PCR is a test in development by Warwick University to detect small amounts of DNA in environmental samples (e.g. faeces).
The Actiphage test is a test in development by Nottingham University to detect tuberculosis complex bacteria in blood from TB-infected cattle. It uses a Mycobacterium-specific bacteriophage (a virus that infects bacteria).
When can use of non-validated and/or non-statutory diagnostic tests for TB in cattle be considered?
Pending their full validation and official regulatory approval, the use of non-validated and/or non-statutory (non-Defra approved) tests can only be considered in exceptional circumstances and subject to prior permission from APHA on a herd-by-herd basis. Failure to seek written consent from APHA for private TB testing of cattle constitutes an offence under the Animal Health Act 1981, of which Article 13(3) of the Tuberculosis (England) Order 2014 refers.
Defra has developed a protocol for use of non-validated and/or non-Defra approved diagnostic tests for bovine TB in England, which is available for private vets on the APHA vet gateway. This protocol applies to cattle herds affected by chronic/persistent TB breakdowns with lesion and/or culture positive cattle where repeat skin and interferon-gamma blood testing has not resolved the infection.
Key factors to consider with non-validated and non-statutory diagnostic tests for TB in cattle
- By definition, the performance characteristics of non-validated tests are not fully understood (e.g. the probability of false positive and false negative results);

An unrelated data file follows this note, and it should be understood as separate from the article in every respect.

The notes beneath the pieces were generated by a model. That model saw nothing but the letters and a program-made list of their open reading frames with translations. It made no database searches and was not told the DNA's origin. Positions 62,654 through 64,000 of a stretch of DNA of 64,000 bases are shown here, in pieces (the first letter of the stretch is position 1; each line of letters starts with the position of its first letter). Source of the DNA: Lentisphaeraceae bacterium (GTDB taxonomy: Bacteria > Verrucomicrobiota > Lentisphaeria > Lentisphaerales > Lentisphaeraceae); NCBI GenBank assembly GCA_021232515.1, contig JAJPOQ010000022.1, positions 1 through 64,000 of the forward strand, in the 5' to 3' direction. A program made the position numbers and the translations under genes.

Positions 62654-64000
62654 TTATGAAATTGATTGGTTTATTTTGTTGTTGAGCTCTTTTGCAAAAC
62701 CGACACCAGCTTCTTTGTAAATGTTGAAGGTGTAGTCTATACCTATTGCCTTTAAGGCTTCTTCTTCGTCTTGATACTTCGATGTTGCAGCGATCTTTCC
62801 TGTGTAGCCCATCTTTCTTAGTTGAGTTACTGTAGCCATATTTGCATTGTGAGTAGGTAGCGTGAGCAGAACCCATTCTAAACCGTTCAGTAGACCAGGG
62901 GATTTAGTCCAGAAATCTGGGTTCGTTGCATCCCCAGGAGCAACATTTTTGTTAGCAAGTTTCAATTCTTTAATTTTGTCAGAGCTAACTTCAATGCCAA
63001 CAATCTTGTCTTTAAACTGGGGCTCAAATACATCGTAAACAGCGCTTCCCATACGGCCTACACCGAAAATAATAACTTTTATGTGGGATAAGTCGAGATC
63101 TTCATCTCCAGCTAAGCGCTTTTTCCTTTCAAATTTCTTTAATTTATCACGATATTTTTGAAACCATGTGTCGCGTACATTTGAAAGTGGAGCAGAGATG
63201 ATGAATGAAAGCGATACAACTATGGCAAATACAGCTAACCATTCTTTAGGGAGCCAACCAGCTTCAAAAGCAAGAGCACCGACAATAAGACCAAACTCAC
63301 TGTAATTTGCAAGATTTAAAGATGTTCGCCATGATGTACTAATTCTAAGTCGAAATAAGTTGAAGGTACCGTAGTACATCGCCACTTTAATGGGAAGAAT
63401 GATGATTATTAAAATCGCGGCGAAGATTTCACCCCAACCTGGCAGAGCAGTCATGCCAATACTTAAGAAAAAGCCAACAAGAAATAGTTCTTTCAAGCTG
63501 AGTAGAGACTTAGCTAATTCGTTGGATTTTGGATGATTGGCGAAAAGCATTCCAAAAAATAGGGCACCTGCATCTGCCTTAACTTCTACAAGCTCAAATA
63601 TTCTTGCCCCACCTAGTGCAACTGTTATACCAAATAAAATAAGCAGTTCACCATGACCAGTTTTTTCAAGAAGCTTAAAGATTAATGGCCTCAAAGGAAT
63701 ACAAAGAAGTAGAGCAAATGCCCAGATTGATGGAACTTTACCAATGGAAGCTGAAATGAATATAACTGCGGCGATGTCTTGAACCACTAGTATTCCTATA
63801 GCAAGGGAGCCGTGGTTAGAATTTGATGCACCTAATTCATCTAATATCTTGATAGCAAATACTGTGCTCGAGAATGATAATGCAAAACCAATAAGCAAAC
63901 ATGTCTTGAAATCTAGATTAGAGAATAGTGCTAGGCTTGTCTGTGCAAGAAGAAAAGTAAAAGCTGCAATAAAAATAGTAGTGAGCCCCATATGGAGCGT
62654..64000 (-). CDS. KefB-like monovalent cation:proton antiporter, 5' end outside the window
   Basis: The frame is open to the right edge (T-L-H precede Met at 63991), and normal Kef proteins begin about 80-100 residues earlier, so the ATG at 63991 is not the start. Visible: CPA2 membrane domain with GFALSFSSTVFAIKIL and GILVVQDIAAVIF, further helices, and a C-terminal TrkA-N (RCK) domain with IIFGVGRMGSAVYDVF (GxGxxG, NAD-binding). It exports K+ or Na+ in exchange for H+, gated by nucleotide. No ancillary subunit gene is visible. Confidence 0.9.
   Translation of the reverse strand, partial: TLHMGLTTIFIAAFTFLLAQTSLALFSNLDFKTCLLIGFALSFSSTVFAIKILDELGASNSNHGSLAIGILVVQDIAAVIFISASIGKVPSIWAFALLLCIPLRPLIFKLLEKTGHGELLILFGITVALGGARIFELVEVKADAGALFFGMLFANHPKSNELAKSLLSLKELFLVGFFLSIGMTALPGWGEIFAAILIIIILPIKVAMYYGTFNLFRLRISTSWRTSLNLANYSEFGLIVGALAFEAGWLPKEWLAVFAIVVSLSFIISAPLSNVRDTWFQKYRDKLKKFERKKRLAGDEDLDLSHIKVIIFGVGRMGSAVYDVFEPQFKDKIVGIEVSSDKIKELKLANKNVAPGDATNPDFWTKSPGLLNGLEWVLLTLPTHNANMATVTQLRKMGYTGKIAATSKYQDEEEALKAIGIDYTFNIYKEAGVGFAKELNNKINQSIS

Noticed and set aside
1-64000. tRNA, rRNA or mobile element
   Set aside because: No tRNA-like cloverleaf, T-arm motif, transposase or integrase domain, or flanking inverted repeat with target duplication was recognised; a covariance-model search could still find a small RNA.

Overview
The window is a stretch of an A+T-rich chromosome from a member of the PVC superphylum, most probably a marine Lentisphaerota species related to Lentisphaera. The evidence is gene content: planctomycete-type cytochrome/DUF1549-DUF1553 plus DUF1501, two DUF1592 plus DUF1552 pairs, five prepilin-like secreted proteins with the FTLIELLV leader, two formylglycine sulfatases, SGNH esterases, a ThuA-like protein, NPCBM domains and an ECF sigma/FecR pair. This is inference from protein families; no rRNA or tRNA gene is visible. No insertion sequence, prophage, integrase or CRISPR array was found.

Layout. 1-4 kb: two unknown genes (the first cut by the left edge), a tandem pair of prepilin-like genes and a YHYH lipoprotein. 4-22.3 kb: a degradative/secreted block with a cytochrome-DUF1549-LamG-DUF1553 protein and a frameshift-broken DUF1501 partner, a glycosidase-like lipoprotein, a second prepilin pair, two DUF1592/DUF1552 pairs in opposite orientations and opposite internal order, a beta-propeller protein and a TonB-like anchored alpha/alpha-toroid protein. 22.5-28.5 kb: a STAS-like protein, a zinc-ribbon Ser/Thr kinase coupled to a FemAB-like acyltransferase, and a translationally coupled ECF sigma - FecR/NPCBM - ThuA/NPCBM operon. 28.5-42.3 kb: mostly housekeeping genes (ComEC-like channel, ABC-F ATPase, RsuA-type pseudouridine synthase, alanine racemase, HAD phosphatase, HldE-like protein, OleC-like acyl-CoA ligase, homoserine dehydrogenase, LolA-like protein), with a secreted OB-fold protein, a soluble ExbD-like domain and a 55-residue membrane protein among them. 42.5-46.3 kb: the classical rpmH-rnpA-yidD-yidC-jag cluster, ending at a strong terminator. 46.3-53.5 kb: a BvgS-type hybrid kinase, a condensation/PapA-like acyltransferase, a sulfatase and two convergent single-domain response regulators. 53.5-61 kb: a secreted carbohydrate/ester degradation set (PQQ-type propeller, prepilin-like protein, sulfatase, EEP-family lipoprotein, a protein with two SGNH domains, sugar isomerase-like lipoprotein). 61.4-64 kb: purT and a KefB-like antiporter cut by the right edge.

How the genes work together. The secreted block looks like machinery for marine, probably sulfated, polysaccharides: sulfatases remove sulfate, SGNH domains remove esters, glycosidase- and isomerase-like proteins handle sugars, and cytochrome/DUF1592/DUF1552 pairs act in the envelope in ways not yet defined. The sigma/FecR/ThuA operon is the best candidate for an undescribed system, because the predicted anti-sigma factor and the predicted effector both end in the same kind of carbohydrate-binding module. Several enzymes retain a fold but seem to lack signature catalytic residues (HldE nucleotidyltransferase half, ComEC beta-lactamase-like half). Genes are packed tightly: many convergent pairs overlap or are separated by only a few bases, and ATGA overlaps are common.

- A non-validated or non-Defra approved test cannot be used to negate a positive result to any of the current statutory TB tests;
- Cattle keepers who are considering additional, voluntary TB testing of their animals should speak with their private vet to discuss the available options and contact APHA to find out whether their herd may be eligible;
- Communication and proactive engagement with APHA before any non-validated or non-Defra approved tests are deployed is essential. APHA also expects private vets to engage with the test manufacturer, so that testing will contribute to the evidence needed for the candidate test to be validated if applicable;
- The fate (i.e. movement to slaughter or restriction for life) of the animals subject to non-validated or non-Defra approved tests will be determined by the outcome of these tests. A formal written agreement is required between the private vet and the herd owner before any non-validated or non-Defra approved tests are deployed;
- Defra will not be liable to pay compensation for animals that give positive results to any privately funded non-validated or non-Defra approved tests initiated by a private vet.
- In addition to the IDEXX, Enferplex and non-validated tests, cattle farmers can also apply (through their vet) to APHA for permission to undertake skin and IFN-gamma tests on a private, voluntary basis.